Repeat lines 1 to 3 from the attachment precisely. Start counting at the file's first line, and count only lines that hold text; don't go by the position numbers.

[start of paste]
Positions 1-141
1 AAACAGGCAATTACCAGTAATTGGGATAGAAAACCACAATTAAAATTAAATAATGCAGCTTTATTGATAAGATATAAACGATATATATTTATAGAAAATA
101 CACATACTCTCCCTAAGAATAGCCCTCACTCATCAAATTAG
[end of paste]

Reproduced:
Positions 1-141
1 AAACAGGCAATTACCAGTAATTGGGATAGAAAACCACAATTAAAATTAAATAATGCAGCTTTATTGATAAGATATAAACGATATATATTTATAGAAAATA
101 CACATACTCTCCCTAAGAATAGCCCTCACTCATCAAATTAG